Turkey Lakes Watershed Study reference list: 1993
93-01 Semkin, R.G., D.S. Jeffries, R. Neureuther, G. Lahaie and F. Norouzian. National Wat. Res. Institute Rep.: A summary of hydrometeorological data at the Turkey Lakes Watershed, Ontario, Canada 1980-1990.
Summary: Replaced by 01-03.
93-02 Semkin, R.G., D.S. Jeffries, and T.A. Clair. Chapter 7 - Hydrochemical methods and relationships for study of stream output from small catchments. In: Moldan, Bedrich and Jiri Cerny (eds.), Biogeochemistry of small catchments: A tool for environmental research. John Wiley & Sons, New York, 163-187, 1994 .
Summary: Various hydrochemical methods are documented to describe the physical and biogeochemical processes operating in small catchments, and to calculate the stream mass export. Sampling frequency is discussed, and the variability in streamwater chemistry is explained in terms of basin characteristics and streamflow regime.
93-03 Christophersen, N., T.A. Clair, C.T. Driscoll, D.S. Jeffries*, C. Neal, and R. G. Semkin. Chapter 12 - Hydrochemical studies. In: Moldan, Bedrich and Jiri Cerny (eds.), Biogeochemistry of small catchments: a tool for environmental research. John Wiley & Sons, New York, 285-297, 1994.(*Author of correspondence).
Summary: Hydrochemical studies from established catchments in Canada, Norway, the U.K. and the U.S.A. show the interplay between terrestrial and aquatic environments. Emphasis is placed on carbon cycling and the episodic acidification of streamwaters. The role of mathematical models in integrating the various short- and long-term processes controlling streamwater chemistry is discussed.
93-04 Morrison*, I.K., N.W. Foster, and P.W. Hazlett. Carbon reserves, carbon cycling, and harvesting effects in three mature forest types in Canada. New Zealand Journal of Forestry Science, 23, 403-412, 1993.(*Contact D.S. Jeffries for correspondence).
Summary: Carbon reserves in 3 forest ecosystems northeast of Lake Superior were contrasted in terms of content and distribution. The youngest stand, a 62-year old jack pine forest contained the lowest reserves. The oldest , a 300-year old sugar maple forest in the TLW had a carbon turnover 3 times that of the jack pine forest floor, and residual carbon was likewise 3 times greater in the sugar maple forest floor. Intensive harvesting of pine can remove up to 44% of the total carbon. Jack pine and black spruce stands could become infertile through full-tree harvesting because carbon and nutrients are stored in the forest floor.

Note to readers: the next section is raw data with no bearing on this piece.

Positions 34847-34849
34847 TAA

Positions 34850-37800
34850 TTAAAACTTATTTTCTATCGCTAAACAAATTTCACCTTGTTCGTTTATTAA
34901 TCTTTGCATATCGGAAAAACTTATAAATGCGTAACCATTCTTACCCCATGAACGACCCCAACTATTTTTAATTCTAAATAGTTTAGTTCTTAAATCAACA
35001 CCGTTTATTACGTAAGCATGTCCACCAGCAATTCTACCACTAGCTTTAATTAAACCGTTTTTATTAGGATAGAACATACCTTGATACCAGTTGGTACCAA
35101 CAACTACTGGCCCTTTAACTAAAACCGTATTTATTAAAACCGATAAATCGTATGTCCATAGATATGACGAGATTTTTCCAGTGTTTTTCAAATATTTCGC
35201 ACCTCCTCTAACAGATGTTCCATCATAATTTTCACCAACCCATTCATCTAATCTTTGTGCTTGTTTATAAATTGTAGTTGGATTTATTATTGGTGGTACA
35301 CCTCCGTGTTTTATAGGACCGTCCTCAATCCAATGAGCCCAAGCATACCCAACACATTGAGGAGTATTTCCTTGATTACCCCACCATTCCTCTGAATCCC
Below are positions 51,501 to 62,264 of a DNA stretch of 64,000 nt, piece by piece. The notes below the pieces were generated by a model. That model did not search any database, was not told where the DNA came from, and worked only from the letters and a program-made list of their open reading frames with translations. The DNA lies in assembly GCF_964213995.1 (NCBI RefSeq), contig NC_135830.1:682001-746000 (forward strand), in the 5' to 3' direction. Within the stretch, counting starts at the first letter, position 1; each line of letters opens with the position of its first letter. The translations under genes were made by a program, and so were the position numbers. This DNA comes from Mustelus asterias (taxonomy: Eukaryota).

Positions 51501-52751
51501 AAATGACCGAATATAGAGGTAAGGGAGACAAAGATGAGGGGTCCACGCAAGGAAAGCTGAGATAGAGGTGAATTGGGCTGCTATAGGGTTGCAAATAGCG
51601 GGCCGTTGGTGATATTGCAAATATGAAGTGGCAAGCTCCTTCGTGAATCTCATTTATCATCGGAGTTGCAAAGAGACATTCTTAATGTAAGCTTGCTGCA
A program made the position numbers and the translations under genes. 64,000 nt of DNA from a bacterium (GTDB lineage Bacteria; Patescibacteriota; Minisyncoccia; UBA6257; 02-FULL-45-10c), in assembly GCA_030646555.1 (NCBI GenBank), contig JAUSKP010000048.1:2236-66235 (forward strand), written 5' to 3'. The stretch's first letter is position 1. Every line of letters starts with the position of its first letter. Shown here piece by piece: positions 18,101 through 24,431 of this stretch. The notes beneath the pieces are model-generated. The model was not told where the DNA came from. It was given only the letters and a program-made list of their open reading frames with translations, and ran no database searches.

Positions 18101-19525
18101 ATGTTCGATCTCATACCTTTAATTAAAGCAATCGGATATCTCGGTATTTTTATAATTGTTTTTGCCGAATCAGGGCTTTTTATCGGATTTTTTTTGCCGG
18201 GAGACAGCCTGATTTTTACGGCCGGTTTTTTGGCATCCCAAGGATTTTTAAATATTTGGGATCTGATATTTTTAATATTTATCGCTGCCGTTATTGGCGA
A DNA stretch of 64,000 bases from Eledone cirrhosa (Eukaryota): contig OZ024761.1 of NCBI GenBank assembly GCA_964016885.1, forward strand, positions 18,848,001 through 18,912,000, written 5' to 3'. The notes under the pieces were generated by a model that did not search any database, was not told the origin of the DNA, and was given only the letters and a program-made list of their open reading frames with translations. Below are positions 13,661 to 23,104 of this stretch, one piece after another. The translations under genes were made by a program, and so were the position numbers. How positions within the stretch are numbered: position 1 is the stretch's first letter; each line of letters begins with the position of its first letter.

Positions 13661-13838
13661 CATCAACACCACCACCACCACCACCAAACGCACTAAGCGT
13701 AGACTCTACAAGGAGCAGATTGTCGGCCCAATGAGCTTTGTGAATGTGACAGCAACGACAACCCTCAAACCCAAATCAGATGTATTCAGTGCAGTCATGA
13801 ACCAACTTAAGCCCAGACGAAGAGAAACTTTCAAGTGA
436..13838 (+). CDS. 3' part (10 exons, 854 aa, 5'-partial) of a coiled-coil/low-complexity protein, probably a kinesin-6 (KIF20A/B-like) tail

93-05 Morrison*, I.K. Indirect effects and long-term risks of air pollution on tolerant hardwood forest ecosystems in central Canada. In: R.Schlaepfer (ed.), Long term implications of climate change and air pollution on forest ecosystems. Progress report of the IUFRO task force "Forest, Climate Change and Air Pollution". IUFRO World Series, vol. 4, Vienna, 1993. (*Contact D.S. Jeffries for correspondence).
Summary: This one-page report summarizes the effects of SO4 and NO3 air pollutants on central Canadian forests. Atmospheric acidity is seen to be small compared to soil acidity and reserves of base cations in trees and soil. On the long term, air pollution may result in changes to surface waters. Information gaps and relevant publications are listed.
93-06 Yin, X, N.W. Foster, and P.A. Arp*. Solution concentrations of nutrient ions below the rooting zone of a sugar maple stand: relations to soil moisture, temperature, and season. Can. J. For. Res. 23: 617-624, 1993. (*Author of correspondence).
Summary: Ion concentrations in soil solutions from the TLW forest floor were analyzed with respect to soil water characteristics, temperature and season. During the foliage period, NO3 concentrations responded to forest floor percolation, soil water content and season, and during the nonfoliage periodrelated to season only. SO4, Ca2+, and Mg2+ varied with NO3 concentrations, and to season to a lesser extent. K+ and NH4+ were only weakly correlated to the other variables, reflecting an affinity with the soil colloids
93-07 Sirois*, A. Temporal variation of sulphate and nitrate concentration in precipitation in eastern North America: 1979-1990. Atmospheric Environment 27A, 945-963, 1993. (*Contact D.S. Jeffries for correspondence).
Summary: Precipitation chemistry data from 24 sites in both the U.S.A. and Canada including the TLW CAPMoN site (Algoma) were modelled to investigate temporal variations. Two techniques, kernel smoothing regression and least-squares regression were used, and gave similar results. It was seen that long-term trends were monotonic at only two sites. All sites showed statistically significant long-term trends for SO4, (decreasing at TLW), but only 13 had significant trends for NO3. ( TLW NO3 showed no trend). Complicated seasonal cycles at most sites dictate that long-term trend models need to be more complex than those used previously, and should be done in two stages, using first a smoothing technique and then a test for statistical significance. (See 97-07 for similar analysis of 1979-1994 air concentrations)
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